At the same time, there was also a change among those who cited traditional media, such as television and newspapers, as their sources of information. The impression of Japan as "favorable" rose to 38.9% (as compared to last year's 25.4%) among those who cited television sources and to 42.2% (20% last year) among those who cited newspapers. There was, as it is, an improvement in impressions of Japan beyond differences in age and information sources.


This trend cannot be assessed without considering existing Chinese media broadcasts.
Movements to improve bilateral relations accelerated among Japanese and Chinese governments and politicians this year. The Chinese media also actively reported on such efforts. In this survey, nearly 90% (86.6%) of the Chinese responded that the Chinese media "contributed" to improving Japan-China relations, showing a 9-point increase from last year's 77.8%. In comparison, only 30.2% of the Japanese feel that the Japanese media "contributed."

Japanese opinions have not improved like the Chinese

A second characteristic of this year's survey was that Japanese opinions were on opposite poles from those of the Chinese. A few of the survey questions revealed that the Japanese feel uneasy about recent actions taken by the Chinese. This is the straightforward reason that the impression of China among the Japanese has not improved.

This year's survey also questioned why the Japanese have an "unfavorable" impression of China. The most popular response was "continuing territorial issues over Senkaku Islands and Japanese waters/airspace" at 58.6% (56.7% last year), followed by "actions that go against international rules" at 48% (40.2% last year). Both of these percentages rose as compared to last year.

We asked this same question to 400 intellectuals in Japan via email and found that this uneasiness about China was even stronger among the intellectuals. Nearly 80% (79.9% this year as compared to 68.2% last year) selected "seemingly selfish acts by the Chinese as a world power in international society," followed by 75.2% (61.1% last year) who selected "different political system (one-party rule of the Communist Party)." Furthermore, the percentages of intellectuals who chose these two choices have largely increased over the past year.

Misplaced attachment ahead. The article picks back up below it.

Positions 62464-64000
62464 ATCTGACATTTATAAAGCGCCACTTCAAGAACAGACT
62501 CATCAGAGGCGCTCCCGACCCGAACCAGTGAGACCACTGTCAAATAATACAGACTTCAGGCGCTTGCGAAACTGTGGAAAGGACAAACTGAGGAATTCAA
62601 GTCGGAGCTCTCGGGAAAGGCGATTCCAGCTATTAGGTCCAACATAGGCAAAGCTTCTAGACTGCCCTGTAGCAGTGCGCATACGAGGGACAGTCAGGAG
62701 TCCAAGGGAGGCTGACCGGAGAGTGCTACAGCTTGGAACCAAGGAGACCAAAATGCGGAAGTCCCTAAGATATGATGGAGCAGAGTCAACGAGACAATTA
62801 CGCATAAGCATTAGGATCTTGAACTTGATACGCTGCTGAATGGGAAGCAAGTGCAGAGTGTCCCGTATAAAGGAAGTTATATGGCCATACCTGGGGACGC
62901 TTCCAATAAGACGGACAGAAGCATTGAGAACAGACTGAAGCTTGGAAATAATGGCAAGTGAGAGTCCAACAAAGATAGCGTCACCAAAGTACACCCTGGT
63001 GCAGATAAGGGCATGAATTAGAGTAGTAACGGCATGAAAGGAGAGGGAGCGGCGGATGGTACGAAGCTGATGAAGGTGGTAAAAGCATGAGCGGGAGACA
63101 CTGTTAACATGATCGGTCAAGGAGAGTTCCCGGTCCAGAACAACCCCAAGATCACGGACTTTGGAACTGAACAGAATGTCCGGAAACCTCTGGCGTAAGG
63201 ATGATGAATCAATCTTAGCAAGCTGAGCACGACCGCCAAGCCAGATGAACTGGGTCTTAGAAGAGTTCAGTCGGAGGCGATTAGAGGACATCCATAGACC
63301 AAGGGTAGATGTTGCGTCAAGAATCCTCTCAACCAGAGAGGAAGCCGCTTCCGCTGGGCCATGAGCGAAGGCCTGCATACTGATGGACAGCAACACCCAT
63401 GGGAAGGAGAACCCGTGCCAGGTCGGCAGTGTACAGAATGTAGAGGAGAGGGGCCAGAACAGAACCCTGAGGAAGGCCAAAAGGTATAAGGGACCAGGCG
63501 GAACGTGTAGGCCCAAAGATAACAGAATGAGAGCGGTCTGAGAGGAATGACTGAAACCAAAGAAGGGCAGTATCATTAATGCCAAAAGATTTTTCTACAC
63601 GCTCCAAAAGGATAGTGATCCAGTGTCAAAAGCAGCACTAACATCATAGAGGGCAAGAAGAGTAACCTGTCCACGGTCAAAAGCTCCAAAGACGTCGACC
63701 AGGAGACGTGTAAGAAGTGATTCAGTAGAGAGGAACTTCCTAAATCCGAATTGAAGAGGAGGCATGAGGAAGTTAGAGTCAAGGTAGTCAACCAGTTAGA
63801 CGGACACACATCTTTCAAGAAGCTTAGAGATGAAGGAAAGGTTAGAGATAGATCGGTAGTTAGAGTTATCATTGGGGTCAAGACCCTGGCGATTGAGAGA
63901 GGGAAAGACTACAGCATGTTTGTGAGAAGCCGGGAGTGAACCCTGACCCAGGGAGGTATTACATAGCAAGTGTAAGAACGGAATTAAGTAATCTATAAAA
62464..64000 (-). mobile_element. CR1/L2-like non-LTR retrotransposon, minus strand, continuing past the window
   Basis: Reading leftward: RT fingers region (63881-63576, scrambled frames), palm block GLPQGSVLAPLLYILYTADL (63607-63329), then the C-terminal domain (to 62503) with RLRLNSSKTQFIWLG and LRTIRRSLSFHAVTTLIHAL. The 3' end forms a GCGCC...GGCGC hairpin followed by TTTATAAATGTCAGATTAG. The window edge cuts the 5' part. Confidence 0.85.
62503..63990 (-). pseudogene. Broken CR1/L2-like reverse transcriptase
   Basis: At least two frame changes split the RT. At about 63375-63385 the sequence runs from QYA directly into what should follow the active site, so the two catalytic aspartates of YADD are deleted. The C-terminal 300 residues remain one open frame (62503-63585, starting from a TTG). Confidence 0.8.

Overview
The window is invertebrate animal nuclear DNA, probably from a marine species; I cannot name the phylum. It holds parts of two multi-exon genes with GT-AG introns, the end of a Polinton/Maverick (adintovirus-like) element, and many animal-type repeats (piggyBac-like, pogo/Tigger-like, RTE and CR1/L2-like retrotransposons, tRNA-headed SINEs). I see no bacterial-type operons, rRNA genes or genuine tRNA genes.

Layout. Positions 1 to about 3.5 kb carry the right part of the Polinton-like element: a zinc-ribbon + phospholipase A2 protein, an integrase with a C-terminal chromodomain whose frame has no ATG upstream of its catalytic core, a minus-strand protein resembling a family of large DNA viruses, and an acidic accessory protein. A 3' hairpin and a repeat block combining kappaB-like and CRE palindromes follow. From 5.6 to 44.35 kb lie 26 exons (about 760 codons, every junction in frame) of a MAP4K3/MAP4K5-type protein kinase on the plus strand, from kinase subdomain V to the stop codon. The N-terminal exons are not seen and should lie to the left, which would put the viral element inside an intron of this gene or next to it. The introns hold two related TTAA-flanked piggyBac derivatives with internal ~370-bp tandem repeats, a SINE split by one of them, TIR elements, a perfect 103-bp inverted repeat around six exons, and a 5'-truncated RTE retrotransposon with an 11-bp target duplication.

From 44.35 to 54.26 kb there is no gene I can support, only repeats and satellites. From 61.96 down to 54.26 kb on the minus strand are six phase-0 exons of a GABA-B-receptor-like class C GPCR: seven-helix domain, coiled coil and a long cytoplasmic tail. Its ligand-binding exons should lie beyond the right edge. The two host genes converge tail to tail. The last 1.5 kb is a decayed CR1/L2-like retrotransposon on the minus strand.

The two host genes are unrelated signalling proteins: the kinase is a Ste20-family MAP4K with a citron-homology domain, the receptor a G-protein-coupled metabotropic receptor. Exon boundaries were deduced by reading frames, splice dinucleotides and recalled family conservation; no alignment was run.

It must be added that this impression stems from the fact that the Japanese understanding of China still depends largely on indirect sources such as media broadcasts. Although less than for the Chinese, a slight improvement in impressions have been confirmed among the Japanese who have had experience traveling to China as opposed to those who have not. However, over the 14 years of this survey, there has been little change in the percentage of Japanese who have traveled to China, and the past two years have rather shown a decreasing trend. As a result, opinions on China among the general Japanese public have had to rely strongly on existing Japanese media sources, particularly Japanese television reports.

Current bilateral relations is "good"?

This difference in Chinese and Japanese opinions is clear in a number of other categories as well.
In terms of how both countries evaluate current Japan-China relations, efforts between governments have succeeded in producing an improving trend among both countries' peoples. This trend is again especially strong among the Chinese. For the Chinese, the view of current Japan-China relations as "bad" fell 20 points from last year's 64.2% to 45.1% . For the Japanese, this percentage fell below 40% (39%). It was the first time in 8 years that the view of Japan-China relations as "bad" fell under 50% for both countries' peoples.

However, this does not mean that both countries see Japan-China relations as "good."
A harsh outlook on relations is especially prominent among the Japanese. While the percentage of Chinese who view bilateral relations as "good" rose above 30% (30.3%) for the first time in 5 years, only 7.2% of the Japanese feel the same.At the same time, the Japanese also do not have as optimistic a view of future Japan-China relations as well.

While nearly 40% of the Chinese (38.2%) expect that Japan-China relations "will improve" in the future, only 15.6% of the Japanese feel the same. Rather, more of the Japanese feel that relations "will worsen" (18.3%) or "will not change" (37.6%).


Furthermore, I would also like to focus on how opinions on the importance of Japan-China relations have changed. Looking at the importance of Japan-China relations as seen by the two countries, 70% of both countries' peoples feel that Japan-China relations are important. While the 71.4% for the Japanese showed no large change from last year (at 71.8%), there was an increase for the Chinese to 74% this year (as compared to 68.7% last year).


However, when we expand our perspective on the importance of one another's countries out to the world, the differences start to stand out. To China, the most important foreign relation is, like last year, Russia at 30.9% (as compared to 32.6% last year), followed by the United States at 23.3% (28.4% last year). The percentage of Chinese who selected the United States fell significantly as compared to last year, meanwhile, those who selected Japan, which was the third country on this list, rose largely from last year's 12% to 18.2%.

In comparison, the Japanese view the United States as their most important foreign relation, at 57.8%. While this percentage fell from last year (64.5%), it is still strikingly high. In contrast, China was selected by only 8.2% of the Japanese (7.3% last year).


Why have the Chinese started to feel that Japan is the most important foreign relation?

Why, then, have the Chinese begun to be more aware of the importance of Japan over the past year?